MEASURING THE EFFECTIVENESS OF REAL-TIME MARKETING
Looking Beyond Social Media Metrics,
Real-time marketing (RTM) captured marketers’ attention in 2013. However, questions remain about where real-time techniques fit in a marketing plan, how much money brands should invest in it and whether the results are worth the cost and effort.
Measurement plays an important role in answering those questions, and in helping marketers understand the impact real-time marketing will have on the key metrics they track—brand health, customer loyalty and sales. In 2014, brands must start to compare the effectiveness of their real-time endeavors with that of more traditional, evergreen types of marketing. They must also look beyond social media data to understand how real-time marketing affects key business metrics.
This report provides a set of guidelines for measuring the results of real-time marketing and details how marketers like ConAgra, Dell, MINI, Nestlé Purina and Visa are doing it.
THE IMPORTANCE OF MEASURING REAL-TIME MARKETING
In the year since Oreo put out its Super Bowl 2013 “You Can Still Dunk in the Dark” tweet, real-time marketing has captivated the marketing industry. But there has been a lot of debate about what RTM is—with some saying it’s the future of marketing and others calling it an overhyped fad.
It’s not surprising that there is dissension about the importance of real-time marketing. The same debates took place in earlier decades—in the mid-1990s, when marketing on the internet first gained prominence, and in the later part of the past decade, when social networks began to take off. Then, just like now, new technologies and consumer behavior patterns threatened to change— and eventually did change—longstanding ways of marketing to consumers. As in those earlier periods, businesses today have tough decisions to make. Should they invest in real-time marketing? If so, how much emphasis should they put on it?
Some companies have already made a substantial investment in RTM. Many marketers and their agencies have created command centers—sometimes called “newsrooms”—to support ongoing monitoring and rapid response to trends and news. These businesses have built teams of employees that are responsible for developing quick-turnaround imagery and videos for sharing through social media.
Another area of expenditure is collecting and analyzing data: To do real-time marketing well, marketers are realizing they need to overhaul their data infrastructure to gain quicker access to essential business information. These costs can add up quickly.
Measurement plays a key role in helping marketers determine how much emphasis to put on real-time marketing and what resources to devote to it.
“Just like you need to show your return on investment [ROI] for other media, you need to show your return from real-time [marketing],” said Paul Zeman, executive vice president and general manager at Phoenix Marketing International, a market research firm.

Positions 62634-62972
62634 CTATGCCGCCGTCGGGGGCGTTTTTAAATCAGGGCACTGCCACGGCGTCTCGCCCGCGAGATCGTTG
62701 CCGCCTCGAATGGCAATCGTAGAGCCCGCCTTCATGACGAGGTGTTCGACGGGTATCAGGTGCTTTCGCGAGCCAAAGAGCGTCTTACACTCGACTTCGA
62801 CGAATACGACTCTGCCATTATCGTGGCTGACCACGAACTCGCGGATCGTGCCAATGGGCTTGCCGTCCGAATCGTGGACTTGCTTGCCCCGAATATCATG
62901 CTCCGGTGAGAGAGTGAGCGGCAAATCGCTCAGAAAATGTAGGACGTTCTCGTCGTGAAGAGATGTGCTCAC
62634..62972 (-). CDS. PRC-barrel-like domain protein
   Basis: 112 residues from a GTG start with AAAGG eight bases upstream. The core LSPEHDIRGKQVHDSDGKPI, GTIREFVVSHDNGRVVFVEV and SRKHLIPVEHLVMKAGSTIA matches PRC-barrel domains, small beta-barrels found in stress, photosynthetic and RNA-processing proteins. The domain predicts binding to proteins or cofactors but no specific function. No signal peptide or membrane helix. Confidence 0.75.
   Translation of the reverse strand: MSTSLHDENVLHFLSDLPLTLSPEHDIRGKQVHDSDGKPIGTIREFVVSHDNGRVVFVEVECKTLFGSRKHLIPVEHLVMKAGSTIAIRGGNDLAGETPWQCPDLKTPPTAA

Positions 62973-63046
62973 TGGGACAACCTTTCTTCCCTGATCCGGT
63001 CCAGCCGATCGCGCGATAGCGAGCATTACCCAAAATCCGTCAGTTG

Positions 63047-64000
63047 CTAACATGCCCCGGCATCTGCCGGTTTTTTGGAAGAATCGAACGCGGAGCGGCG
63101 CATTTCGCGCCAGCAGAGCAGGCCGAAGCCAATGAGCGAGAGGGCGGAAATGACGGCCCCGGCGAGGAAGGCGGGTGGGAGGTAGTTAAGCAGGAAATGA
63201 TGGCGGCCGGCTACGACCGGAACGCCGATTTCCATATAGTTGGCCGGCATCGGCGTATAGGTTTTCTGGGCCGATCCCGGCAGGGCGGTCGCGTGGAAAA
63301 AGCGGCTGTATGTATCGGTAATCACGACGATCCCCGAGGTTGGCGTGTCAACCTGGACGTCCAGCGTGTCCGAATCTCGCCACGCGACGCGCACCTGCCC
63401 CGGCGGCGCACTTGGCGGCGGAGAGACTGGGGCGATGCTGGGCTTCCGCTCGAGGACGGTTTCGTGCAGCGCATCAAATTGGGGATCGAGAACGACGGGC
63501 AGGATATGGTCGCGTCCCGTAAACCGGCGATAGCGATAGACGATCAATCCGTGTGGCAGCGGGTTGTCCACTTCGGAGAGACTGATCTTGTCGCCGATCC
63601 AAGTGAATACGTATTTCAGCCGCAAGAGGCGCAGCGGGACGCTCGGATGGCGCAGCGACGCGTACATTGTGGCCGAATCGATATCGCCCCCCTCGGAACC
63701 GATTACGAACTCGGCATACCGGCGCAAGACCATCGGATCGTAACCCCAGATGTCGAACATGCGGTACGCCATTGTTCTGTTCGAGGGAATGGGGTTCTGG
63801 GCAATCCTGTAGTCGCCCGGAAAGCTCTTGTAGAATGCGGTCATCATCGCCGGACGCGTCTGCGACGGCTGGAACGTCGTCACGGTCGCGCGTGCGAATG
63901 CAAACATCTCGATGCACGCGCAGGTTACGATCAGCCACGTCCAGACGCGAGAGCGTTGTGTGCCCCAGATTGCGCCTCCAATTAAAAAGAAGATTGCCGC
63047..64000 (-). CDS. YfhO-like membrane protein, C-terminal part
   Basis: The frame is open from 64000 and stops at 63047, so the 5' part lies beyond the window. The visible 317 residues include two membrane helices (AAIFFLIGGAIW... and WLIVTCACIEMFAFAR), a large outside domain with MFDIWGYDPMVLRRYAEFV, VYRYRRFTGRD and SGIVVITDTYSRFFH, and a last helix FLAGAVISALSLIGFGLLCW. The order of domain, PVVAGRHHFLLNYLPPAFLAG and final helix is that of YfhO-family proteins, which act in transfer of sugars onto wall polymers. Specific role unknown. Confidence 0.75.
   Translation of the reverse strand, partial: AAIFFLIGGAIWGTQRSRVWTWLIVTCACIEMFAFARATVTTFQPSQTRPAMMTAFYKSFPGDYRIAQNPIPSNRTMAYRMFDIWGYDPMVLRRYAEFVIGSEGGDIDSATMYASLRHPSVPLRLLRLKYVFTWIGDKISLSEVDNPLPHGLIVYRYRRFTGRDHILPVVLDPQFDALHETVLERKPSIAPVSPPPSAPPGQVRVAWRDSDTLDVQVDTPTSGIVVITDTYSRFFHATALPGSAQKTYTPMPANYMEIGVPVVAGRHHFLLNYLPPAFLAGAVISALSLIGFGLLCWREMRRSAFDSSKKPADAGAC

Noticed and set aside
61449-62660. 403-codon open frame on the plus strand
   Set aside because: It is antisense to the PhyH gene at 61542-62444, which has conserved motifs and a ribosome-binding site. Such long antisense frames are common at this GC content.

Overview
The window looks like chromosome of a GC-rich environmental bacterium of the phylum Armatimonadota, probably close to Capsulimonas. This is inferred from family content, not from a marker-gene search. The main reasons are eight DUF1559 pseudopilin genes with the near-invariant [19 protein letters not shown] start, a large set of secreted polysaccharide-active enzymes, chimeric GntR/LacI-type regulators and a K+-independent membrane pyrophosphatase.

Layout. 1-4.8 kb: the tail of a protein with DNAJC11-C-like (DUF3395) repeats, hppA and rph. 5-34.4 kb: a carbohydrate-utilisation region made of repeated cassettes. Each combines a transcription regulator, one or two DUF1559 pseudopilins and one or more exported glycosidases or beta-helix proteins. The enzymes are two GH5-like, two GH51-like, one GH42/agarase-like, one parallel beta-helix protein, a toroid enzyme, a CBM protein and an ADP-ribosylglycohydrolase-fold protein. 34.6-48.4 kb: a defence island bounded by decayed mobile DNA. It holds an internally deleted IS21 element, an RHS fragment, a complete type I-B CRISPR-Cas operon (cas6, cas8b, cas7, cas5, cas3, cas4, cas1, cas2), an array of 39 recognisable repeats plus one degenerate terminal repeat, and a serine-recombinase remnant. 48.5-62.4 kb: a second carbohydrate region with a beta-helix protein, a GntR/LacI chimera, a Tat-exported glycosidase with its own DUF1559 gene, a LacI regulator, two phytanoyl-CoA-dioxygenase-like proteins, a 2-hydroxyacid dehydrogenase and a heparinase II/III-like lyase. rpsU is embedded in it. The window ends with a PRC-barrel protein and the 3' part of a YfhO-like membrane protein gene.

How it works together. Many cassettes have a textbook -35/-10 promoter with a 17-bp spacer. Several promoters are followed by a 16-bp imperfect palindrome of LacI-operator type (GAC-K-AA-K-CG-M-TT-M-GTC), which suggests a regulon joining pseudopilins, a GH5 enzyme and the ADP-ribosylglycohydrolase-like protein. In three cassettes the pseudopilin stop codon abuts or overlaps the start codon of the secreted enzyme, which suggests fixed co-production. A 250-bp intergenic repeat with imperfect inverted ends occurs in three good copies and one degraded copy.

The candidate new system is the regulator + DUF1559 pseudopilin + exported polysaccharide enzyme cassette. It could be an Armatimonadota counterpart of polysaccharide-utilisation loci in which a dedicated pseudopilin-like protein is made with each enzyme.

That’s easier said than done. Measuring success of real-time marketing can be a challenge because there is no common definition for it. So far, most marketers consider real-time marketing to be responding on the fly to a major event or news story, often with a tweet accompanied by a Photoshopped image or a short video.
Compounding the problem of measuring RTM is the fact that even though analytics tools have gotten better and faster over the years, real-time marketing still puts enormous strain on even the most robust systems.
“Traditional media measurement solutions just don’t work very well when it comes to real-time marketing,” wrote Brian Kotlyar, vice president of marketing at Dachis Group (recently acquired by social media management system Sprinklr), in a September 2013 white paper called “6 Steps to Real-Time Marketing.” “Even relatively new social reporting processes tend to break down under the strain of this kind of reporting and optimization.”
However, there are a few ways to measure success, regardless of the way marketers define real-time marketing. The questions marketers should answer with their research are simple:
■ How did consumers respond to my real-time efforts—beyond superficial engagement-type interactions?
■ How do the results of my real-time marketing compare with other marketing that is more planned or took longer to execute?
■ What impact did my efforts have on tangible business objectives, such as sales, and was the cost worth the results obtained?
These are early days for real-time marketing, but best practices for determining success are starting to emerge. Creating a solid measurement infrastructure from the start will help brands focus on driving results, not just hype.